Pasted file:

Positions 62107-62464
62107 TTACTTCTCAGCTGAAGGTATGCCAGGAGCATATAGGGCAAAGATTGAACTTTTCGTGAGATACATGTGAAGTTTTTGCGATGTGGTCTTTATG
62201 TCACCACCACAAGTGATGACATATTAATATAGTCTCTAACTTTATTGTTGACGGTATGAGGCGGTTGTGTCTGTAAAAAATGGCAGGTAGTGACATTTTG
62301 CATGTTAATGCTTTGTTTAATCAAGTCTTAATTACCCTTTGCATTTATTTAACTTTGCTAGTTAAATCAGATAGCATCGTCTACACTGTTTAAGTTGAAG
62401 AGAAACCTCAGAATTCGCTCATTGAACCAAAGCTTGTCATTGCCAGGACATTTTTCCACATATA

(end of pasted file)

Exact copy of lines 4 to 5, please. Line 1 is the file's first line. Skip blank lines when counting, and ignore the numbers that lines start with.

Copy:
62301 CATGTTAATGCTTTGTTTAATCAAGTCTTAATTACCCTTTGCATTTATTTAACTTTGCTAGTTAAATCAGATAGCATCGTCTACACTGTTTAAGTTGAAG
62401 AGAAACCTCAGAATTCGCTCATTGAACCAAAGCTTGTCATTGCCAGGACATTTTTCCACATATA